Very little seems more like a frivolous waste of time than watching cute animal videos on Facebook.
But the more I’ve watched them, the more I’ve thought there’s something important, something vital even, that we’re communicating through critter videos – a shift in cultural perception necessary to human development and to our time.
I can hear you scoffing: Oh, come on. Cute animal videos? Necessary to human development? Give me a break! But bear with me.
The great naturalist Aldo Leopold (whom you may remember me quoting last month) seems relevant again here. In earlier times, he writes, ethical treatment was extended only to men, with women and slaves treated as property. But as societies progress, ethical treatment is widened to include all people. Ethics, to Leopold, are a sense of community – we treat members of our community ethically because we need their contribution and recognize them as similar to ourselves.
Traditional philosophy and religion have held that animals are something fundamentally different from humans. Humans are the ones with what we call “humanity” – a concept variably described as the possession of morals, or empathy, or foresight, or reason. Animals have not been expected to have these qualities.
But increasingly, animal rights activists, environmentalists, and biologists have challenged this notion. A deluge of recent science has proved that animals show emotion, intelligence, empathy, morality – any metaphysical notion formerly thought the sole province of humans. Don’t believe me? Type “do animals have X” into Google, and instead of X, fill in your concept of choice.
But such findings are still widely reported in popular media as surprising. “Yes, animals think and feel. Here’s how we know,” reported a National Geographic headline just last year, tacitly acknowledging the continued existence of widespread doubt.
In society at large, ideas of animals as automata still hold sway. Many people still believe animals obey mostly instinct, rather than complex processes of reason and emotion. That’s obvious in how we treat animals for food production or other industrial processes. Despite growing efforts by animal rights activists, there’s still no formal legal animal bill of rights.
To my mind, that’s where cute animal videos come in.
Facebook and YouTube and Twitter bring images of unmistakable animal intelligence and “humanity” before our eyes every day. We no longer rely on stories of the smart thing someone’s pet did at home, easily dismissed as exaggeration by a doting owner. Instead, animals are doing their thing in front of millions of viewers, repeatedly.
The videos are legion and undeniable.
An elephant watches as someone plays piano, and joins in to joyfully bang an accompaniment of messy chords with its trunk.
A dog tucks in a fussing baby by pushing a blanket around it with its nose, until the baby falls peacefully to sleep.
An orangutan stares through the glass of its enclosure as a zoogoer does a magic trick, and shows approval and hilarity by falling over with exaggerated silent laughter.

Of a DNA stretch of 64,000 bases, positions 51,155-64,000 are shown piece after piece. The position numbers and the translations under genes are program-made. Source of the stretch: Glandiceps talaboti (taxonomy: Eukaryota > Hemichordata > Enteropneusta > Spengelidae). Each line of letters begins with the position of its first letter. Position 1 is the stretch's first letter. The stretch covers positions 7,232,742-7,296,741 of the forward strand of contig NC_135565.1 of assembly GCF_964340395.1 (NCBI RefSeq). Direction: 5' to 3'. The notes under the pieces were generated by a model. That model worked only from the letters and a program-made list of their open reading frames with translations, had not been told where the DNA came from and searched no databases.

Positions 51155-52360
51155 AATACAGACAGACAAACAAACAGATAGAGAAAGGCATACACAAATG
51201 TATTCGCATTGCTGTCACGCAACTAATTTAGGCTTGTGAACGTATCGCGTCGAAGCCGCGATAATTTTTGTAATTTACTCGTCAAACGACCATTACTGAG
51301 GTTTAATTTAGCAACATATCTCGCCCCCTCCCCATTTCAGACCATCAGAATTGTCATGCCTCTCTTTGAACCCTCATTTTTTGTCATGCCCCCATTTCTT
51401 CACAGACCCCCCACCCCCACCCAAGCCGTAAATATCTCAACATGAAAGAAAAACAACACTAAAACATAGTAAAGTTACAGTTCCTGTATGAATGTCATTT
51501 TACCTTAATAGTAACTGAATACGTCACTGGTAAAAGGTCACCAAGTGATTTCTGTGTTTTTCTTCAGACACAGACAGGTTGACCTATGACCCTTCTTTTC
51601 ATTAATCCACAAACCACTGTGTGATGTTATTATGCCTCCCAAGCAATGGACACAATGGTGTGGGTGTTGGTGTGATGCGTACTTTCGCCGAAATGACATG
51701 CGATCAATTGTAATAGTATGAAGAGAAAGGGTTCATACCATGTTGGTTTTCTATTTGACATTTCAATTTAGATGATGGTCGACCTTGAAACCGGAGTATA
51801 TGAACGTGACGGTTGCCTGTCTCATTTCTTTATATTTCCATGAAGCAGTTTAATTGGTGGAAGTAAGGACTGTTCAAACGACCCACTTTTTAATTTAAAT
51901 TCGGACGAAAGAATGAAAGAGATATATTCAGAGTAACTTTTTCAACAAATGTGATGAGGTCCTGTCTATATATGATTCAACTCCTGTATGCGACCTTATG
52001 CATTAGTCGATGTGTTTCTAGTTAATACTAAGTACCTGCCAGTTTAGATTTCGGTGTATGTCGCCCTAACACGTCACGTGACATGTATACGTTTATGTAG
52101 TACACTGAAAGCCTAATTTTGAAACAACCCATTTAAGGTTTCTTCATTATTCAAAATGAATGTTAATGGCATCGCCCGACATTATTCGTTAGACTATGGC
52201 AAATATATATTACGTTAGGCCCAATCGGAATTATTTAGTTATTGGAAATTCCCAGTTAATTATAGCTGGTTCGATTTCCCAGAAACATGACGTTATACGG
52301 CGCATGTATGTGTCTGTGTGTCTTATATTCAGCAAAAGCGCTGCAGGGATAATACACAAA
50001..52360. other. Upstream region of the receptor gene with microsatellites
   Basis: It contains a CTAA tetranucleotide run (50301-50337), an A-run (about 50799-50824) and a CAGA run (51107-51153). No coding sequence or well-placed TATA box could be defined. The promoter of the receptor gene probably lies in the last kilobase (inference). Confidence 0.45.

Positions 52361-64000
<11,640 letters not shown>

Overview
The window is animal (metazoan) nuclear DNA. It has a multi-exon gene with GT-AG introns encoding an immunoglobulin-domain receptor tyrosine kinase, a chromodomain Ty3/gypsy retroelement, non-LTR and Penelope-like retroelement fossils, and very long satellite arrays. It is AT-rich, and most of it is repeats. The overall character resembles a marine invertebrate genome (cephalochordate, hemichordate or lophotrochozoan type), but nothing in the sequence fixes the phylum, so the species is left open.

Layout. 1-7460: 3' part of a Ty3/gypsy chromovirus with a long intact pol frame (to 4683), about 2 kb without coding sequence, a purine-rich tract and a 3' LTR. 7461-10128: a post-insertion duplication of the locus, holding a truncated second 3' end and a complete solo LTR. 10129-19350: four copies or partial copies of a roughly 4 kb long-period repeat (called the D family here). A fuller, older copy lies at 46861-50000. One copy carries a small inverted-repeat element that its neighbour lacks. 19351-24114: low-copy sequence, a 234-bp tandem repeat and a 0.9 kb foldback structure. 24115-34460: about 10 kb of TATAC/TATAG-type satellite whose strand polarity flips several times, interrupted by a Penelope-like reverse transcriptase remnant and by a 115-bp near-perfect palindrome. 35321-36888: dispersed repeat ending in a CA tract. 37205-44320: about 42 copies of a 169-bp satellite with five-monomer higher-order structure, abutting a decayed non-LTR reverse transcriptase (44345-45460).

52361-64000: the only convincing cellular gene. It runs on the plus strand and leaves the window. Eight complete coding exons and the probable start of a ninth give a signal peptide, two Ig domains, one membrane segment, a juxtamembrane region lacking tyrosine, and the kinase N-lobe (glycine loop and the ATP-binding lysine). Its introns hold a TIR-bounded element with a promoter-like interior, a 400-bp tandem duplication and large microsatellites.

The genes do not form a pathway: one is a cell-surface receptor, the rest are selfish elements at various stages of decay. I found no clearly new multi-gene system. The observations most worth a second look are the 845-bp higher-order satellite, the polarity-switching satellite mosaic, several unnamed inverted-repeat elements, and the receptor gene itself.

A crow sleds down a roof on a Tupperware lid, picking it up at the bottom to fly up and do it again.
A dolphin approaches a diver, turning sideways and floating close to beg for help extracting a fishhook and tangle of fishing wire from its fin.
A zoo gorilla gazes intently through the glass as a young man shows photos of gorillas on his iPhone, and jerks its head sidewise to ask him to swipe to the next photo.
The examples go on, and on, and on. Do we need more than our own eyes to recognize the humanity in these animals? And we’re not fooling ourselves: science increasingly supports the conclusion that these animals are behaving the same way we do, for the same reasons.
Ultimately, I believe it’s the similarity between them and us that makes for many of the best-loved viral videos. We see ourselves in these animals, and it melts our heart. We feel connected to them.
Our obsession with animal videos has even prompted new research. Scientists have been inspired to study unusual animal friendships between species due to how commonly such friendships are shown online, reported the New York Times last year.
For Leopold, as our society matures, we’ll move from understanding that all humans have rights, to a “land ethic” where we understand that not only animals, but plants, soil, the land itself, are also part of our community.
Since Leopold’s time, we’ve come a long way in our thinking on animal rights, from Peter Singer’s 1975 “Animal Liberation” to Carl Safina’s 2015 “Beyond Words: What Animals Think and Feel.” But no book can beat the immediacy and impact of seeing with our own eyes.
Some have criticized social media like Facebook, saying we’re given the illusion that we’re contributing to change by reposting information when actually we’ve taken no real action. I see the logic behind that criticism.
But I also believe that perceptions matter. Our ideas about the world are what fuel our actions, and no platform has more powerful potential to influence our ideas than social media.
Perhaps – perhaps – our frivolous exchange will help quicken a long-insufficient compassion for our fellow beings on this big Earth, who ultimately are so much like us, but who wear scales and fur, and are unable to speak for themselves.
Naila Moreira is a writer and poet who often focuses on science, nature and the environment. She teaches science writing at Smith College and is the writer in residence at Forbes Library. She’s on Twitter @nailamoreira.